FOR THE PRESS
Annals of Internal Medicine Tip Sheet
August 8, 2017
Below is information about articles published in Annals of Internal Medicine. The information is not intended to substitute for the full article as a source of information. Contact Angela Collom, Media Relations Manager, at firstname.lastname@example.org or 215-351-2653 for full text or author contact information.
1. Osteoporosis medications improve bone health in men with prostate cancer receiving androgen deprivation therapy
Both biophosphonates and denosumab improve bone mineral density (BMD) in men with nonmetastatic prostate cancer who are receiving androgen deprivation therapy (ADT). The results from a systematic review and meta-analysis are published in Annals of Internal Medicine.
One in two men with prostate cancer receives ADT at some point after diagnosis. While ADT has been the mainstay of treatment for decades, it is associated with many potential adverse effects, including significant bone loss and increased risk of fractures. Gaps in quality bone health care for men with prostate cancer and low rates of education about the adverse effects of ADT have led experts to call for a more systematic approach to the prevention of bone loss and fracture risk among men with this disease.
Researchers from McMaster University reviewed 30 studies evaluating the effectiveness of bone-targeted therapies aimed at preventing fracture and improving bone mineral density in men with nonmetastatic prostate cancer receiving ADT. Overall, evidence showed improvements in BMD with biophosphonates, but whether this is associated with reduced fractures remains unclear. Evidence from available trials showed fracture reduction was restricted to one drug: denosumab. Further trials studying fracture outcomes among this population are needed, researchers say.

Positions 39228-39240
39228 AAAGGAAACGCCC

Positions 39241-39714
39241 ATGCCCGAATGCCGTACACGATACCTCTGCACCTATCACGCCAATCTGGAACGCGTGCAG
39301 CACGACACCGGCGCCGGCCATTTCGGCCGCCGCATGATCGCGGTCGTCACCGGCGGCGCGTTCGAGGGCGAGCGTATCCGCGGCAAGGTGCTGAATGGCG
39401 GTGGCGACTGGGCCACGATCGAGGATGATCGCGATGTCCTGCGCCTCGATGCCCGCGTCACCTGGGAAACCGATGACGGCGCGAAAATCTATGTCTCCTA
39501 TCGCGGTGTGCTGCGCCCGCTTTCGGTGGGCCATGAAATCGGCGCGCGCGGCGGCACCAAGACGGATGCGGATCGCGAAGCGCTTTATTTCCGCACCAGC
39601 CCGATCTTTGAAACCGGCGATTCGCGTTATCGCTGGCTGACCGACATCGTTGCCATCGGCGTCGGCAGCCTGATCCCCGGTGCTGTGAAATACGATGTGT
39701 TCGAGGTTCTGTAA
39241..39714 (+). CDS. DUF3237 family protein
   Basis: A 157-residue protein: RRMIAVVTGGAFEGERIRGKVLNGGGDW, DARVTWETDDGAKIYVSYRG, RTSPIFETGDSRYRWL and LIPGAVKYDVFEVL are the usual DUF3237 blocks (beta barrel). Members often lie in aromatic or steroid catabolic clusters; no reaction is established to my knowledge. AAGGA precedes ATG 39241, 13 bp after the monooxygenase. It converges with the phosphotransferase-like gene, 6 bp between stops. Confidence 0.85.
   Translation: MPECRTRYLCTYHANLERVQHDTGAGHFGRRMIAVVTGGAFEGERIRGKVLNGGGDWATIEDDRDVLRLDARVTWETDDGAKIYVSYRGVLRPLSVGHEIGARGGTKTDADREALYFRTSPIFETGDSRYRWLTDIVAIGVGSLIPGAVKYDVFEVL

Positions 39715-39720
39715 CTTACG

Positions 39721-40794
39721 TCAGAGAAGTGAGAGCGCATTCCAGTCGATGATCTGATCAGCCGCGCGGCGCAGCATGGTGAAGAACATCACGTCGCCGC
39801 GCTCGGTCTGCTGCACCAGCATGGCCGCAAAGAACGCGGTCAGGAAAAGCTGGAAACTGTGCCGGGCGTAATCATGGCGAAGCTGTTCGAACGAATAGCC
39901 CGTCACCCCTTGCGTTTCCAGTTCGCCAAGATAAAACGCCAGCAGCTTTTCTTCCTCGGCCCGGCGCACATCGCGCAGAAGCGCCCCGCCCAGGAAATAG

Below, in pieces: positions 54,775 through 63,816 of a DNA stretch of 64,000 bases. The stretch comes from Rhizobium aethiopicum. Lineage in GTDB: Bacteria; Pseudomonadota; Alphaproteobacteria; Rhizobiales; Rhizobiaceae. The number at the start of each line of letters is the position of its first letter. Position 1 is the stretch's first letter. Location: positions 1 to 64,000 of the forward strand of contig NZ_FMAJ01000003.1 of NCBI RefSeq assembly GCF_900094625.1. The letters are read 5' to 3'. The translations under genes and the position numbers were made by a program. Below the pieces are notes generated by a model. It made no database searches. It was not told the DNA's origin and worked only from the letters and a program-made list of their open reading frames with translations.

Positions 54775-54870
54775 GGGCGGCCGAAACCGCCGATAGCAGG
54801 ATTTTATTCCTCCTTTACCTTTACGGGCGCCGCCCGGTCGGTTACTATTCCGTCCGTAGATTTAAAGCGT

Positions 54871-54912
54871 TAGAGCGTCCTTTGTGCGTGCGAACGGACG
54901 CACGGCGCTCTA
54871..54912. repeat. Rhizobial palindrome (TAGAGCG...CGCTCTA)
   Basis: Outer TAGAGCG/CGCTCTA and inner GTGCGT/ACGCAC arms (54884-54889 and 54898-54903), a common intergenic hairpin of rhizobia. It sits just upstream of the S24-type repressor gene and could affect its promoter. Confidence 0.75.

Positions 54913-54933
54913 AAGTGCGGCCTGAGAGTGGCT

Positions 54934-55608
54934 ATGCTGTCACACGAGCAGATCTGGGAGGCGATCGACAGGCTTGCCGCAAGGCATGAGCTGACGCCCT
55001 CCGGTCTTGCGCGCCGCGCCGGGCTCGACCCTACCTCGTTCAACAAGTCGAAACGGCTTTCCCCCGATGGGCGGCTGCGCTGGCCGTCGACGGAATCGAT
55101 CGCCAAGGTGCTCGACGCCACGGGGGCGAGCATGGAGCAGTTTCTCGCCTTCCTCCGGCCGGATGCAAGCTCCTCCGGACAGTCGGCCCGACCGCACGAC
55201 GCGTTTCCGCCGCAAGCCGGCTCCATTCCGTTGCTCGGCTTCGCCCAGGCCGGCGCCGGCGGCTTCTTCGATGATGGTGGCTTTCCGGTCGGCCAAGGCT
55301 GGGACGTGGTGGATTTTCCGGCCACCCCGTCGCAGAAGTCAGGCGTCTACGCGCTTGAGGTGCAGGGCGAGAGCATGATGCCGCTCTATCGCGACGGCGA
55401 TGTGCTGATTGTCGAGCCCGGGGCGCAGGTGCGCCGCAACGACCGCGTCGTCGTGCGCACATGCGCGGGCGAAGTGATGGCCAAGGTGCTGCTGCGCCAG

2. HCV treatment administered by nonspecalist providers as safe and effective as that provided by specialists
Task-shifting to general practitioners could bridge existing gaps in the care for patients with HCV
Direct-acting antiviral (DAA) therapy administered by nonspecialist providers, such as nurse practitioners and primary care physicians, is safe and effective and could expand treatment access for previously challenging subpopulations affected by the hepatitis C virus (HCV) epidemic. The findings of a nonrandomized clinical trial are published in Annals of Internal Medicine.
Highly-effective and well-tolerated DAA therapy for HCV has raised the possibility of treatment expansion and widespread cure. Despite this scientific breakthrough, 2.7 million Americans are still living with HCV infection and the current specialist workforce is insufficient to meet the demand. Task-shifting of HCV therapy to general practitioners may be an effective strategy for patients with uncomplicated infections and can improve access to HCV care. However, there is limited data on the success of nonspecialists practicing independent of specialist supervision.